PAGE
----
subjective complaints. In his opinion, the ALJ addressed the factors from Polaski, 20 C.F.R. §
404.1529, and 20 C.F.R. § 416.929, and stated inconsistencies between Plaintiff’s testimony and the
record. (Tr. 23-24). Specifically, the ALJ noted the following: (1) Absence of objective medical
findings to support Plaintiff’s alleged disabling pain, (2) Plaintiff’s described activities of daily living
are not limited to any serious degree, (3) No physician has placed a level of limitation on Plaintiff’s
activities comparable to those described by Plaintiff, (4) Plaintiff has not required regular treatment
for any impairment, and (5) Plaintiff worked one day a week at a twelve hour shift. Id.
These findings are valid reasons supporting the ALJ’s credibility determination, and this
Court finds the ALJ’s credibility determination is supported by substantial evidence and should be
affirmed. See Lowe, 226 F.3d at 971-72. Accordingly, the ALJ did not err in discounting Plaintiff
complaints of pain.
D. ALJ’s Treatment of Treating Physician Opinions
Social Security Regulations and case law state that a treating physician's opinion will be
granted “controlling weight,” provided it is “well-supported by medically acceptable clinical and
laboratory diagnostic techniques and is not inconsistent with the other substantial evidence in [the]
record.” See SSR 96-2p; Prosch v. Apfel, 201 F.3d 1010, 1012-13 (8th Cir. 2000)(citing 20 C.F.R.
§ 404.1527(d)(2)). An ALJ is required to give good reasons for the particular weight given to a
treating physician’s evaluation. See Prosch, 201 F.3d at1013 (citing 20 C.F.R § 404.1527(d)(2), and
SSR 96-2p). An ALJ may disregard the opinion of a treating physician only where other medical
assessments “are supported by better or more thorough medical evidence,” or where a treating
physician renders inconsistent opinions that undermine the credibility of such opinions. Id. at 1013
(quoting Rogers v. Chater, 118 F.3d 600, 602 (8th Cir. 1997), and Cruze v. Chater, 85 F.3d 1320,
1324-25 (8th Cir. 1996)).
Plaintiff argues the ALJ improperly discredited the objective findings of Dr. Richard Gardial
in assessing Plaintiff’s RFC and gave great weight to the findings of consultative examiner, Dr.
Garry Stewart. ECF No. 14, Pgs. 10-12. However, Plaintiff’s argument is without merit.
The ALJ did not give Dr. Stewart’s findings more weight in relation to Dr. Gardial’s findings,
nor did he discredit the finding of Dr. Gardial. (Tr. 22-23). Instead, the ALJ considered the medical
opinions of both Dr. Gardial and Dr. Stewart, and properly accommodated Dr. Gardial’s findings in
his RFC assessment by limiting Plaintiff to light work instead of medium or heavy work. (Tr.
The ALJ committed no error in his treatment of medical opinions from Plaintiff’s physician.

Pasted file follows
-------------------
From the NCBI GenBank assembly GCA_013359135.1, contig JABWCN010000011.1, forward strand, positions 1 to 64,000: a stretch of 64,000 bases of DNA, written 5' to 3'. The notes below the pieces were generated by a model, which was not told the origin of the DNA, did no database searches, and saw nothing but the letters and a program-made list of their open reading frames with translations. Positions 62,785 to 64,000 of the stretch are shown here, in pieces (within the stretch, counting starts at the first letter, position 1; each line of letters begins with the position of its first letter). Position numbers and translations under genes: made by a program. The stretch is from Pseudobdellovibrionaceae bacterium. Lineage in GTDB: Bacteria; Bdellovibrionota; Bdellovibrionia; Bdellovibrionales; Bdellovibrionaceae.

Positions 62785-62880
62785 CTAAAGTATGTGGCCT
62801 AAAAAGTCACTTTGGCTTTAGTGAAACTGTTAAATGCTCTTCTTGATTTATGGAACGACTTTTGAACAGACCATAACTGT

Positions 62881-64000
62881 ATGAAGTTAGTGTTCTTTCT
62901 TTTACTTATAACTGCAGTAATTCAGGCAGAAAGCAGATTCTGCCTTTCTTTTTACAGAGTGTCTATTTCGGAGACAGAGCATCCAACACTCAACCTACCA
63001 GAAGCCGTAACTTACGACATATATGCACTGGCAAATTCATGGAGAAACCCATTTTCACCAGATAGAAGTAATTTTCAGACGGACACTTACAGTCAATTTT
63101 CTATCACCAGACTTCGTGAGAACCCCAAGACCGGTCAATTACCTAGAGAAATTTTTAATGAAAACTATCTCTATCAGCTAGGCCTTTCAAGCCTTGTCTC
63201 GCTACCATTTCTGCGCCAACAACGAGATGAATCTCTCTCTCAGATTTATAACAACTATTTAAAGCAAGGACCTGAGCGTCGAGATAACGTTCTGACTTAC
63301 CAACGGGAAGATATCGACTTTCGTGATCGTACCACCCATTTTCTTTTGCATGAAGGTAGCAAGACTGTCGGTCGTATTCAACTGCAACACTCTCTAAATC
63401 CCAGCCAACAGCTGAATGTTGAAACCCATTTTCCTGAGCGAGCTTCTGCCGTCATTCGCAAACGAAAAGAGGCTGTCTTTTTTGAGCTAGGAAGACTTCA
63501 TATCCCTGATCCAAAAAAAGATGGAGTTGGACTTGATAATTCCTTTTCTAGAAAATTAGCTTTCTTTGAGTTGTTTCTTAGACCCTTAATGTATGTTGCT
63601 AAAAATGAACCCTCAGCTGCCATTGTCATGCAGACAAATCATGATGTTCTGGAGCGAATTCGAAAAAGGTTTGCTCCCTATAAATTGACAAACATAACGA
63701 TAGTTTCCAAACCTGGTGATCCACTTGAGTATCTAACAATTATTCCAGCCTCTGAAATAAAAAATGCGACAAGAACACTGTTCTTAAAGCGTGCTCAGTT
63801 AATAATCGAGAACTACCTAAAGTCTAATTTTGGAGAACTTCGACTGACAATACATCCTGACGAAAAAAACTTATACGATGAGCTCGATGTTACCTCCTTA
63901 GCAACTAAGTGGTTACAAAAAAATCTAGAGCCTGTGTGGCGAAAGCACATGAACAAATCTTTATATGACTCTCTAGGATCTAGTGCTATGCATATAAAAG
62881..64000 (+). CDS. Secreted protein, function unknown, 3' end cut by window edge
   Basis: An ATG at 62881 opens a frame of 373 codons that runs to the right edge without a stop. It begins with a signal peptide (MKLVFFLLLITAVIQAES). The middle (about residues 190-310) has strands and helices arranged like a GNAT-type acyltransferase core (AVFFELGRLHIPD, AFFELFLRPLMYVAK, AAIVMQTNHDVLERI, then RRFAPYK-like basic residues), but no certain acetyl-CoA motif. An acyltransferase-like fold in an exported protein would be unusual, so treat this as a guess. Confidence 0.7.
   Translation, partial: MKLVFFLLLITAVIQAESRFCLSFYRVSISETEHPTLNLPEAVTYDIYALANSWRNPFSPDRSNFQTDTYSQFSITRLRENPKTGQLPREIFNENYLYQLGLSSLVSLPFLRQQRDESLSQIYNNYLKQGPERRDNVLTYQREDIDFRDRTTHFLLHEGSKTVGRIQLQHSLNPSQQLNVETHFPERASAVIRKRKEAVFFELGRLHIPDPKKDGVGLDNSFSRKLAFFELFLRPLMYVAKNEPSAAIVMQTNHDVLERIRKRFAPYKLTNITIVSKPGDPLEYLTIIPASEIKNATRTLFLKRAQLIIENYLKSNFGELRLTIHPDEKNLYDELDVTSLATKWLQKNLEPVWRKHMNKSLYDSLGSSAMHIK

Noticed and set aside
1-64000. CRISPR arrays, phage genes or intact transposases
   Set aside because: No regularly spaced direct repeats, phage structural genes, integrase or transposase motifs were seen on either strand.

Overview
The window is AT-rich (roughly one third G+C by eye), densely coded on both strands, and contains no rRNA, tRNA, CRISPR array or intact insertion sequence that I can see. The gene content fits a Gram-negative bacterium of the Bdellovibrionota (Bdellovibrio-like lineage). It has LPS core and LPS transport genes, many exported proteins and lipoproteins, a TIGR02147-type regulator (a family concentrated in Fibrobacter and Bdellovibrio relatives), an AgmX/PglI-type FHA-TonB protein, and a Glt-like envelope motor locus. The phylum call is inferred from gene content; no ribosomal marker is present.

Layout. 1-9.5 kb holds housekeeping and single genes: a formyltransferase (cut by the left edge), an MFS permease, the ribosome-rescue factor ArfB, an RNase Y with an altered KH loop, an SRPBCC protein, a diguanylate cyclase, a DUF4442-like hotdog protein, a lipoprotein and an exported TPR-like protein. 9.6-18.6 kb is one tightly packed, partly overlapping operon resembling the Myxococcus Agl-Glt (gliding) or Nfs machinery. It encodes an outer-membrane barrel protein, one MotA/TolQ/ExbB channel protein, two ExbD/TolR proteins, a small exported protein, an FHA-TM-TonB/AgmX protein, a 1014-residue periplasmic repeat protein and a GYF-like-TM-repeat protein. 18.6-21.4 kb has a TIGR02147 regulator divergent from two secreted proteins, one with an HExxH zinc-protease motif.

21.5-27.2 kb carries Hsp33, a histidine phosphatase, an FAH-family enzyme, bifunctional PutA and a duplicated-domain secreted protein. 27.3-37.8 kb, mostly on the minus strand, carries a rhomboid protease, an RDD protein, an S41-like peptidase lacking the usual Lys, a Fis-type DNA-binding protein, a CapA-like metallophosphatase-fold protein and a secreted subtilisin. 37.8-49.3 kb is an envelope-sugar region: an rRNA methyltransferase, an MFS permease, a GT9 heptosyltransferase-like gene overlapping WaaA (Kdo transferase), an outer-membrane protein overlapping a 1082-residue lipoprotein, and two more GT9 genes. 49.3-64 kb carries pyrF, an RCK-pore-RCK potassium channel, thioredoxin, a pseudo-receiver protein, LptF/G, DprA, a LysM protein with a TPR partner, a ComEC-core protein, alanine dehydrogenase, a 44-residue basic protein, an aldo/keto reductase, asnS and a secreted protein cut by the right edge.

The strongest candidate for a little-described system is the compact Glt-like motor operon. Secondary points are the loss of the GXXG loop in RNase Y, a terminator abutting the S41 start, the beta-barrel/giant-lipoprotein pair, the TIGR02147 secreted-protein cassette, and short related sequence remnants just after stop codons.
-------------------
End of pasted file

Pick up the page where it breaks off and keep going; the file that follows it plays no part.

E. Step 5 Determination
At Step Five of a disability determination, the SSA has the burden of establishing that a
claimant retains the ability to perform other work in the economy. See Snead v. Barnhart, 360 F.3d
838, 836 (8th Cir. 2004). The SSA may meet this burden by either applying the Grids or by relying
upon the testimony of a VE. See Cox v. Astrue, 495 F.3d 614, 621 (8th Cir. 2004) (finding the
SSA’s denial of benefits was supported by substantial evidence where the VE’s testimony was based
on a correctly-phrased hypothetical question); Patrick v. Barnhart, 323 F.3d 592, 596 (8th Cir. 2003)
(finding the SSA’s denial of benefits was supported by substantial evidence where the ALJ applied
The SSA may not apply the Grids, and must hear testimony from a VE, where a claimant’s
RFC is significantly diminished by a nonexertional limitation. See McGeorge v. Barnhart, 321 F.3d
766, 768-769 (8th Cir. 2003). If, however, the SSA properly determines a claimant’s RFC is not
significantly diminished by a nonexertional limitation, then the SSA may rely exclusively upon the
Grids and is not required to hear the testimony from a VE. See McGeorge, 321 F.3d at 768-769.
In this matter, the ALJ heard testimony from a VE regarding Plaintiff’s ability to perform
work in the national economy. It is generally accepted that VE testimony, in response to a
hypothetical question, is substantial evidence if the hypothetical sets forth the credible impairments
with reasonable precision. See Starr v. Sullivan, 981 F.2d 1006 (8th Cir. 1992). It has further been
established the ALJ must only include in the hypothetical those impairments which the ALJ actually
finds credible, and not those which he rejects, assuming his findings are supported by substantial
evidence. See Onstad v. Shalala, 999 F.2d 1232 (8th Cir. 1993).
The ALJ found that beginning May 23, 2011, Plaintiff retained the RFC to perform the full
range of sedentary work. (Tr. 24, Finding 6). In response to a hypothetical question containing these
limitations, the VE testified that prior to May 23, 2011, Plaintiff was able to perform her PRW as
a personal care technician. (Tr. 47-48). Relying on the VE testimony, the ALJ found that prior to
May 23, 2011, Plaintiff was not under a disability as defined by the Act. (Tr. 27). Plaintiff argues
that because the ALJ’s hypothetical question was based upon the RFC finding, the hypothetical
question was defective and unsupported by the evidence because it did not contain all of his
limitations. ECF No. 14, Pg. 14-15.
I find the ALJ's hypothetical question properly set forth those limitations the ALJ found
credible and which are supported by the evidence of record. See Haynes v. Shalala, 26 F.3d 812,
815 (8th Cir. 1994); Rappoport v. Sullivan, 942 F.2d 1320, 1322 (8th Cir. 1991) (ALJ need only
include in his hypothetical question those impairments he accepts as true). The VE stated Plaintiff
was able to perform her PRW as a personal care technician. Such testimony, based on a hypothetical
question consistent with the record, provided substantial evidence to support the ALJ’s decision.
Based on the foregoing, the undersigned finds that the decision of the ALJ, denying benefits
to Plaintiff, is supported by substantial evidence and should be affirmed. A judgment incorporating
these findings will be entered pursuant to Federal Rules of Civil Procedure 52 and 58.
ENTERED this 8th day of October 2014.
/s/ Barry A. Bryant
HON. BARRY A. BRYANT
U. S. MAGISTRATE JUDGE